Why Pineapple?

Mann’s Fish Company a bait company in Eufala Alabama did some “taste testing” with carp to see about a bait or attractant for coarse fishing and they discovered that PINEAPPLE is a carps FAVORITE food bar none, not even livers, blood-balls, garlic, shrimp –  NOTHING compared to PINEAPPLE. And that comes into play now.

How to Use the Confectioner’s Glaze

I put the measured amount of medicine in a paper bowl and planned to mix it with a pound of food. That’s typically how medicine in fish feeds is done –  mixing a specific number of milligrams of medicine in a pound of food. For example there is a medicine called “NuFlor” or florfenicol and that medicine is used at 500-600mg per pound of food, but there are numerous great references on that. Use the table of contents in this online book: Oral Antibiotics In Fish

Confectioner’s glaze has no rival in “stickiness” it is like working with super-glue. It’s definitely stickier than paint, and with the solvent, it dries REALLY fast.

Where to Get Medications – Safely and Cheaply (Chart)

What medicine? How Much?

I didn’t know off the top of my head but the following contains information of tremendous value. Note the last page of the document with dosing that reads like “Certain Number of Milligrams per 1 Pound of Food” which is simple enough.

>> THE REFERENCE >>

Then I mix the confectioner’s glaze IN THE BOWL with the medicine until I have a smooth, almost liquid ointment of confectioner’s glaze and “medicine”

I then add the food to the bowl (or bucket) and stir it until all the food is shiny with the mixture. The ‘medicine-paint’ as it were.

I simply add the food to the bowel containing the ointment made with glaze and medicine. I stir it around like Tuna picking up the mayonnaise in the bowl.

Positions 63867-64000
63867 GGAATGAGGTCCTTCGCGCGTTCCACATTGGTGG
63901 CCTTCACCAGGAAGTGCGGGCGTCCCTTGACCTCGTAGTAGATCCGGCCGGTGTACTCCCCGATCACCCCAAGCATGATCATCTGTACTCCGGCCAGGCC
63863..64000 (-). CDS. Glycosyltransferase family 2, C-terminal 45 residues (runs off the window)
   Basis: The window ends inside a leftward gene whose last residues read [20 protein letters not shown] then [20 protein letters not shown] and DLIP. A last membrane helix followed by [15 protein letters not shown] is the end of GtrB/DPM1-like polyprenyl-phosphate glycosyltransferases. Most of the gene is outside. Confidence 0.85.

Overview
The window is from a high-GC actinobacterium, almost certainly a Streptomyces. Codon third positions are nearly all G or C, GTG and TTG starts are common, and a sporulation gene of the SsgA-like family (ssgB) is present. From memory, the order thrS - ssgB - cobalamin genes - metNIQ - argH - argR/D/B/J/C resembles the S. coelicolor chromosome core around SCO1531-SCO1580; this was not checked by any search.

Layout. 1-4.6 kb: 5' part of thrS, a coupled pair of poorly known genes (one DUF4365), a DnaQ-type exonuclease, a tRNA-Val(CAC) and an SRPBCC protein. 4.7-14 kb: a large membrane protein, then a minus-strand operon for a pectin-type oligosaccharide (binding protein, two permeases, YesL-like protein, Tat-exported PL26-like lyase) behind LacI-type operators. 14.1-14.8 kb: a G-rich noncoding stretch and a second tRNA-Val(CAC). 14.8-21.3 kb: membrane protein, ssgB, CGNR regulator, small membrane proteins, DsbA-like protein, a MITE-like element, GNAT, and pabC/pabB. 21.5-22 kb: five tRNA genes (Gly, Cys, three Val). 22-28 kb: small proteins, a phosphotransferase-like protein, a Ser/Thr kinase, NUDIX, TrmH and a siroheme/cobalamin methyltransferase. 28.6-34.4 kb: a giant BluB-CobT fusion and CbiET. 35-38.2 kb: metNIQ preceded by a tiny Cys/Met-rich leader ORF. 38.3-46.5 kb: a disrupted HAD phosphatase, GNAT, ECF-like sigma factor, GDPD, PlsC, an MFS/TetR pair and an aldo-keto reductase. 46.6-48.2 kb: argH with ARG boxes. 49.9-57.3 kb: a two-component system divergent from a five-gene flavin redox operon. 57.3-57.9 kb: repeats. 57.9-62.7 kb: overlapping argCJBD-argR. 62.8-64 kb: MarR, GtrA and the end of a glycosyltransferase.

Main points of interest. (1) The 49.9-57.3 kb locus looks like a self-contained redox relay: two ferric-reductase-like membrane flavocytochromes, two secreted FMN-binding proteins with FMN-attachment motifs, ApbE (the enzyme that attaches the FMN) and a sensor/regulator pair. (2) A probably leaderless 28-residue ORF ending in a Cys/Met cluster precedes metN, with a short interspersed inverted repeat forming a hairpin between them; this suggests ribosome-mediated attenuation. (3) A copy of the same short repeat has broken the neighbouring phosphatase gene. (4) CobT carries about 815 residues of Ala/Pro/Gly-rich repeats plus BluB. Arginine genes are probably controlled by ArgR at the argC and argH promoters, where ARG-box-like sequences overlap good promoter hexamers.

THE KEY ELEMENT HERE is to spread the  food out so it doesn’t form into a great big BALL of glazed food.

I spread the sticky, medicated glazed feed out on paper-plates, aluminum foil, a bowl, and WAX PAPER to see which surface was best to dry food on. The easiest thing I used was the wax paper because the food STUCK the least and it was easy to roll up and pour the food where ever I needed it to be.

I let the food dry ONE PELLET LAYER THICK on wax paper for FOUR hours. And then put it in a bowl, ready to feed.

>> PART 4 >>> 

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This is The LCD Screen Scope
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This Filter is Good For BIG Dirty Tanks
I've been wrestling with water quality with the turtles. The sponges work GREAT, but in THOSE turtle systems where they eat MICE the poops are bulky. This filter can handle it. In "Tortu's" tank, it's got an 800 gph pump and it rocks. 

PraziPro for Flukes
They nailed it. Figured out the solubility and worked out the dosing. It works. 

Buy Some Good Koi?
No, this isn't really for the 'high end' collector y'all. But for someone who isn't near a decent garden center, here are "good-to-quite-good" Koi you will like at a very good price. I know these guys personally.